It's Up to You: the practice of self-reflection on the Buddhist path
On the spiritual path we speak of enlightenment. But how do we reconcile the idea of enlightenment with what we see when we look in the mirror—when insecurities, doubts, and self-centered tendencies arise in our minds? Dzigar Kongtrül suggests that we need not feel "doomed" when these experiences surface. In fact, such experiences are not a problem if we are able to simply let them arise without judging them or investing them with so much meaning. This approach to experience is what Kongtrül calls self-reflection.
Self-reflection is a practice, a path, and an attitude. It is the spirit of taking an interest in that which we usually try to push away. Self-reflection is the common thread that runs through all traditions of Buddhist practice. It breathes life into our practice, protecting it from becoming just another enterprise. When we practice self-reflection we take liberation into our own hands and accept the challenge and personal empowerment in Kongtrül's title: it's up to you.
Trained by the celebrated Tibetan meditation master Dilgo Khyentse (author of The Heart Treasure of the Enlightened Ones and The Wish-Fulfilling Jewel ), Dzigar Kongtrül is steeped in the Tibetan Buddhist tradition. Having lived in Colorado and taught Western students for fifteen years, he is deeply valued for his skill at presenting ancient teachings in a way that is accessible and relevant for the contemporary mind.
"Dzigar Kongtrül Rinpoche has written an enthralling and practical book that speaks to us all with an exceptional clarity about confusion, uncertainty, and fear, about fearlessness and courage, and about awareness, joy, sanity, and freedom. A book which I cannot recommend highly enough."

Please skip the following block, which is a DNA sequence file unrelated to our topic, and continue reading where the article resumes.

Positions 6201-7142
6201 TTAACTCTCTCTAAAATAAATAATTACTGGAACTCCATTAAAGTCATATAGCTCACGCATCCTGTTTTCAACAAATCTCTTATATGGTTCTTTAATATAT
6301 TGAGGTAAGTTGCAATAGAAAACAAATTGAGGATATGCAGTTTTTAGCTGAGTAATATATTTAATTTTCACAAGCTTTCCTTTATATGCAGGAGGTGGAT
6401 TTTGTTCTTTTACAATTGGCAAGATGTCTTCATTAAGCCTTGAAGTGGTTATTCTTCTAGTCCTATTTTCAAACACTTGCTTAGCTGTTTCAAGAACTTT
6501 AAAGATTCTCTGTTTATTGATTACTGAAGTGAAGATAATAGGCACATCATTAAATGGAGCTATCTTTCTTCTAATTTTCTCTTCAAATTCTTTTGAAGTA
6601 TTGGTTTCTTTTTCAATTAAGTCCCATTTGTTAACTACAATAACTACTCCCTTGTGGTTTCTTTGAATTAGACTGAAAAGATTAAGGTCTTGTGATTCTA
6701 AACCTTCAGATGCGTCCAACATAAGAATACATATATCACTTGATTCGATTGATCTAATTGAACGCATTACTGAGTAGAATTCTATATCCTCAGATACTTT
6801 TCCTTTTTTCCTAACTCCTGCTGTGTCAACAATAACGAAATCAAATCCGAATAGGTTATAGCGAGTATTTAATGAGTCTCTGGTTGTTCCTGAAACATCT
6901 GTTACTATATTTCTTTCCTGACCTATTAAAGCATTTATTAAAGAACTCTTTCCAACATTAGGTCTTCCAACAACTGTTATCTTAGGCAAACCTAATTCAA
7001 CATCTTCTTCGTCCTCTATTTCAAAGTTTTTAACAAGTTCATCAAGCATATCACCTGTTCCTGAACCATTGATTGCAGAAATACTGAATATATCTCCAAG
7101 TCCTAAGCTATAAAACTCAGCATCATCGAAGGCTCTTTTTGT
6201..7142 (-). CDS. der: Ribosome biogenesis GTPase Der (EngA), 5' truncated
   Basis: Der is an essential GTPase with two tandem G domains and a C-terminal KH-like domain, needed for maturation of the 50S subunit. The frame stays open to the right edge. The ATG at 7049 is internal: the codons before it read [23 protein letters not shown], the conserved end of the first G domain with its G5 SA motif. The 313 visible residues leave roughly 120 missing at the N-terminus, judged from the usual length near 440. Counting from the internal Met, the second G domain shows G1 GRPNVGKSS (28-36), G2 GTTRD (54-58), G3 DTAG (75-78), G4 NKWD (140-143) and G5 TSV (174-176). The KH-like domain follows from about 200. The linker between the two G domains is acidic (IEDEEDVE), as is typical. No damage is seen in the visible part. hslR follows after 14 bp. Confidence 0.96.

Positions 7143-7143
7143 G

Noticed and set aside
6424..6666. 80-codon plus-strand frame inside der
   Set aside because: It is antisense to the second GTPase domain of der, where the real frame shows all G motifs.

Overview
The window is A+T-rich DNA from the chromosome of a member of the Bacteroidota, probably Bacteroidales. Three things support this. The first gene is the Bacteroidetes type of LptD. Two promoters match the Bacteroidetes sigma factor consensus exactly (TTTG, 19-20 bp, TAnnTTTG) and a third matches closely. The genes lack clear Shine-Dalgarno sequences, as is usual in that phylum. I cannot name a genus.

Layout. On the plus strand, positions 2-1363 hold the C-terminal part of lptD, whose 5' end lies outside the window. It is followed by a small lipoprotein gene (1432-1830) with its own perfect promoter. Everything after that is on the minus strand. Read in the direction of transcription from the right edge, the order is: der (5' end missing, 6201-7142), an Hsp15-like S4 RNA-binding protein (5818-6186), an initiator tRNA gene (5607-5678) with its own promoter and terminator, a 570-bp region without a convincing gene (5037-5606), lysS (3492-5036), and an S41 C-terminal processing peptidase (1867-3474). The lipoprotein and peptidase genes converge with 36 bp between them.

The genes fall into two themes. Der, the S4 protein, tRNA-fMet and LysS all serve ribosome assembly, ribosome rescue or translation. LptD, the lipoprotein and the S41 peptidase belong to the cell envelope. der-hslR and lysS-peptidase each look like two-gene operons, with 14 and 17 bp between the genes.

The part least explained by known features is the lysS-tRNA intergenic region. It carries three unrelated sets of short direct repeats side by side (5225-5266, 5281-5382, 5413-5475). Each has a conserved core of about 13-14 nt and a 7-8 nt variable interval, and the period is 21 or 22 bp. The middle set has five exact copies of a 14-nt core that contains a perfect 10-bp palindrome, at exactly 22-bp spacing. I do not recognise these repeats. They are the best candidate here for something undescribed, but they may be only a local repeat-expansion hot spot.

—Sogyal Rinpoche, author of The Tibetan Book of Living and Dying
"In trying to articulate what is so profound about his style of presentation, I find that partly, it is the prolonged and intensive Buddhist training he received; partly, it is the way he never holds back but always challenges himself; partly, it is his good heart and his humility; partly, it is that he has immersed himself wholeheartedly in Western culture; partly it is that he knows the minds of students; partly it is his almost ruthless directness; partly it is because you feel understood and appreciated; partly, it is because you feel you can't get away with anything."
—Pema Chodron, author of When Things Fall Apart, The Places That Scare You, and The Compassion Box
"Like Dzigar Kongtrül himself, this book is warm, direct, and potent. Its intimacy is transformative."
—Sakyong Mipham Rinpoche, author of Turning the Mind into an Ally